“I’m grateful!” one of the wonderful by-products of the pressure of adversity, is gaining momentum as a response to “How are you?” Instead of replying, “I’m fine,” when I share that “I’m grateful” my audience is informed that I’m not only well, but “I’m fine because I’m grateful.” I once read that “The joy of living comes from a heart of thanksgiving” and these words resonated with me. Perhaps others can generate a different outcome, but it is impossible for me to remain sad, disappointed, or angry when I shift my focus and list the things that I am thankful/grateful for. When I enumerate:
|1.||I am grateful for my life.||6.||I am grateful for the sun and rain|
|2.||I am grateful for my health.||7.||I am grateful for the internet.|
|3.||I am grateful for my ability to think.||8.||I am grateful for books.|
|4.||I am grateful for my loved ones and their health.||9.||I am grateful for public transportation.|
|5.||I am grateful for shelter, clothes and food.||10.||I am grateful for my subway pass . . .|
At some point during this exercise, I realize that my list could go on forever – that there is so much I can choose to feel grateful for. My realization/remembrance of the valuable things in and surrounding my life releases bubbles of happiness that fill me up inside. I suddenly feel lighter and emanate a joyful glow. I become kindhearted towards myself and others.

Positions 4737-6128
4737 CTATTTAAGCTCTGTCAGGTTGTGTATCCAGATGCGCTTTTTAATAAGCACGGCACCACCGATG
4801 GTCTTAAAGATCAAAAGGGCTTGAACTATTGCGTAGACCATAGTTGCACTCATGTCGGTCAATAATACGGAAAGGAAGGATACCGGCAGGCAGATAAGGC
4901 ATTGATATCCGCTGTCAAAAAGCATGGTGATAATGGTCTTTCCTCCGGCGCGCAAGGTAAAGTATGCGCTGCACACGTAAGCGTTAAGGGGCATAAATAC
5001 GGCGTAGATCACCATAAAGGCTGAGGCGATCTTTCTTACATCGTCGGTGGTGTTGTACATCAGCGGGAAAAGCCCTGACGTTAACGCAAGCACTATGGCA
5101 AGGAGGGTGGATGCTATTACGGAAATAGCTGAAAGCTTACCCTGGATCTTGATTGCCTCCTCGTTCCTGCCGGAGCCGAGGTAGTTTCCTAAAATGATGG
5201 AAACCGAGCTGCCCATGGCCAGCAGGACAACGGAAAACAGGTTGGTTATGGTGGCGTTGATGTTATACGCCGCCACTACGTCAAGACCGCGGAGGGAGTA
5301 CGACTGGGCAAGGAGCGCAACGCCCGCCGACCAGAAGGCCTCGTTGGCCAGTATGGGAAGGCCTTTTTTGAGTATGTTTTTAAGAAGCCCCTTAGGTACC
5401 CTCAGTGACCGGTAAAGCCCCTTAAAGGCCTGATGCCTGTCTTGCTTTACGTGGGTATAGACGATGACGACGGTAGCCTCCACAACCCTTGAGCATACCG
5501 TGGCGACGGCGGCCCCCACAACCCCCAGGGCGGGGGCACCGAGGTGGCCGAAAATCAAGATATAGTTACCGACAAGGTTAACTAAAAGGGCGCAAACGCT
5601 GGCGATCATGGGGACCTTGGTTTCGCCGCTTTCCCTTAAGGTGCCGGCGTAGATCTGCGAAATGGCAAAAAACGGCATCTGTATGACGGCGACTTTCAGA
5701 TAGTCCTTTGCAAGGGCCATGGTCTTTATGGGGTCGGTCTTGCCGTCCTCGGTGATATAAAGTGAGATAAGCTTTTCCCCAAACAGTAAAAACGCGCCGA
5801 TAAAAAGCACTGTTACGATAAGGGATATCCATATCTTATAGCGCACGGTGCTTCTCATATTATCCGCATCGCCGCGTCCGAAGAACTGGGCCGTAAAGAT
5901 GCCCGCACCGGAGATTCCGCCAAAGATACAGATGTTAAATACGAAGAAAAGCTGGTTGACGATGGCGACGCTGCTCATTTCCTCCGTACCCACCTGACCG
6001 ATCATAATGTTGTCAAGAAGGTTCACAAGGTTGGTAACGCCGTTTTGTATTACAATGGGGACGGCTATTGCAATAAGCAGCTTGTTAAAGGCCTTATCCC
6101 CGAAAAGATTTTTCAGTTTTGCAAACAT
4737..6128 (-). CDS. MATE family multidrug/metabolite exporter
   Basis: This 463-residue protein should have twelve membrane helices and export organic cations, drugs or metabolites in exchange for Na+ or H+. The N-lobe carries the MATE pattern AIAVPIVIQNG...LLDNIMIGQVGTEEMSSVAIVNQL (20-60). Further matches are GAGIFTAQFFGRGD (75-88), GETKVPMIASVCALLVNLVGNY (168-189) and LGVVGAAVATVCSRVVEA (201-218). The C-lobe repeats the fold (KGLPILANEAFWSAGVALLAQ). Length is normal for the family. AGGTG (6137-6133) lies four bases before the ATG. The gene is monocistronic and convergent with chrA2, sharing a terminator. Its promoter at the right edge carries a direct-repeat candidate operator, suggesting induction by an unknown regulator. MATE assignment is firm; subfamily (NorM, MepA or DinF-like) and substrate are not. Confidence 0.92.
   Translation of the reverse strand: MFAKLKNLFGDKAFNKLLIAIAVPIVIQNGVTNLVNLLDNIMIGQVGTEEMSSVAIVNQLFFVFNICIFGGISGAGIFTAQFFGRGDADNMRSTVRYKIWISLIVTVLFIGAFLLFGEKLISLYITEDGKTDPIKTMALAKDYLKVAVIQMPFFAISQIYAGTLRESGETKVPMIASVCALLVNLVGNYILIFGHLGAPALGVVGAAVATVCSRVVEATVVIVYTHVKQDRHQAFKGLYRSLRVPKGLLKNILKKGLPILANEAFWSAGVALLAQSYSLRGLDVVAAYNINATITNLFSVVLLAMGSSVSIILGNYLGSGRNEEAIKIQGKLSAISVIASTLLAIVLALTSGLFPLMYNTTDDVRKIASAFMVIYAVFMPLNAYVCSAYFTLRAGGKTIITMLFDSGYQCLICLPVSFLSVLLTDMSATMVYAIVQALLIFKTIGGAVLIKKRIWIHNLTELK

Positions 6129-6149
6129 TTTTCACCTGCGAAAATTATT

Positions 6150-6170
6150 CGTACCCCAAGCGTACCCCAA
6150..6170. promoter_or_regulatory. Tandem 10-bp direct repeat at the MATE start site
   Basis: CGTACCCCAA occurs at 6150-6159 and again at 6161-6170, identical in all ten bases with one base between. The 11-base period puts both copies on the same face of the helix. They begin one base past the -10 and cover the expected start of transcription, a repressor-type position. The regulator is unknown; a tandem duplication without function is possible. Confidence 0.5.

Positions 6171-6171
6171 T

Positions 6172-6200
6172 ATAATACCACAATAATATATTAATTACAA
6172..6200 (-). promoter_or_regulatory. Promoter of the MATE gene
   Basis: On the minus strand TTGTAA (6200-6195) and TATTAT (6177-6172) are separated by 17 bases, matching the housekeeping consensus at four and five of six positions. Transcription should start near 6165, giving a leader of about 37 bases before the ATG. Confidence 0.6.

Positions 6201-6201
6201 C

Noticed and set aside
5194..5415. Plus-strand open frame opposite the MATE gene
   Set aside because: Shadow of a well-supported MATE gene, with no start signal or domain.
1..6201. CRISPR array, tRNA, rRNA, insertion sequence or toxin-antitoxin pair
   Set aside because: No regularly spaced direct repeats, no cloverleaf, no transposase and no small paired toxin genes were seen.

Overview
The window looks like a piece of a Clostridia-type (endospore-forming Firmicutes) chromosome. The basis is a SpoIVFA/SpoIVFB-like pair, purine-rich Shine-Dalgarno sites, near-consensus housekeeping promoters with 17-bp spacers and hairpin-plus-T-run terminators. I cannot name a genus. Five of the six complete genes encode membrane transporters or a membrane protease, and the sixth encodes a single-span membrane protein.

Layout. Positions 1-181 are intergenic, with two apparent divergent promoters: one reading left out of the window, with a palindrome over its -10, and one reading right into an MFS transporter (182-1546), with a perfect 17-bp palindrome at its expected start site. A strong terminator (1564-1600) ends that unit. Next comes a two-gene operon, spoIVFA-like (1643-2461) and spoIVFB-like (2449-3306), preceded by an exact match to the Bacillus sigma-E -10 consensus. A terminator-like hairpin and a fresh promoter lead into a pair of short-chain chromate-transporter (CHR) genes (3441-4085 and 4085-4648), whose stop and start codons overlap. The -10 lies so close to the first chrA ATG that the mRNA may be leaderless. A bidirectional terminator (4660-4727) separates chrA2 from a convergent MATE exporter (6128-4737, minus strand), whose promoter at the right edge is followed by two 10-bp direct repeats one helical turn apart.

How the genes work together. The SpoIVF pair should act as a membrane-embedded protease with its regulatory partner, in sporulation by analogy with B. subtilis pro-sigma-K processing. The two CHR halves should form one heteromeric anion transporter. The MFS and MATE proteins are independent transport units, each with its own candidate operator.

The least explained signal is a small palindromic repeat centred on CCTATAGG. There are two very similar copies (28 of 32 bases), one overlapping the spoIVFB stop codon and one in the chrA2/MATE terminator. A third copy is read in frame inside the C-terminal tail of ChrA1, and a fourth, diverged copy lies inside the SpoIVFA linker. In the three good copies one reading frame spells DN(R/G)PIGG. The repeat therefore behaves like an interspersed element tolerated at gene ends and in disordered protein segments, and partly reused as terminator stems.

Believe it or not, I often include what would typically be perceived as an unpleasant thing on my grateful list (e.g. “I am grateful for this challenge.”) Like others under the pressure of adversity, I have been forced to assess what really matters to me. My 16 year old daughter, Sabra, recently sustained severe injuries in a car accident. She was a pedestrian that was struck by a driver who ran the red light. I received the call from the police that no mother ever desires to hear “Your daughter is being transported to the emergency room in an ambulance. She has suffered a severe head injury.” Well it turned out that in addition to a severe concussion, Sabra was bleeding internally due to her spleen being lacerated in two places, had a contusion on her lung, broken hand and an array of abrasions over a significant portion of her 5ft 2in body.
The police investigation unit had reported Sabra as a likely fatality due to the fact that she was unconscious and her head was still bleeding when the ambulance arrived. During Sabra’s diagnosis, medical treatment and recovery period my mind and heart was consumed with the desire for my daughter to survive the tragedy. As my son and I cared for Sabra, every other matter diminished in importance and relevance. The tragedy had painfully reminded me that I valued my loved ones and my relationships with people more than anything else.
I was, for the most part, a thankful person prior to my daughter’s brush with death. However, since she was involved in the car accident, I diligently practice being overjoyed at the small and big delights of life. For example, learning that my favorite restaurant has a 50% off Scoutmob deal takes the amount of joy I manage to regularly maintain up a notch and I’m never bashful about expressing it. Some have commented that I have the glee of a child over the smallest things. I thank them for the compliment. I feel empowered being armed with the resilient glee of a child. I’m aware that when I come face to face with the dynamics of life, I can tap into my abundance of gratitude and stay uplifted−I can always choose to have “An Attitude of Gratitude.” I’m also aware that responding “I’m grateful” to “How are you?” may immediately trigger the listener to evaluate the things he could choose to be grateful for and expand the spirit of thanksgiving.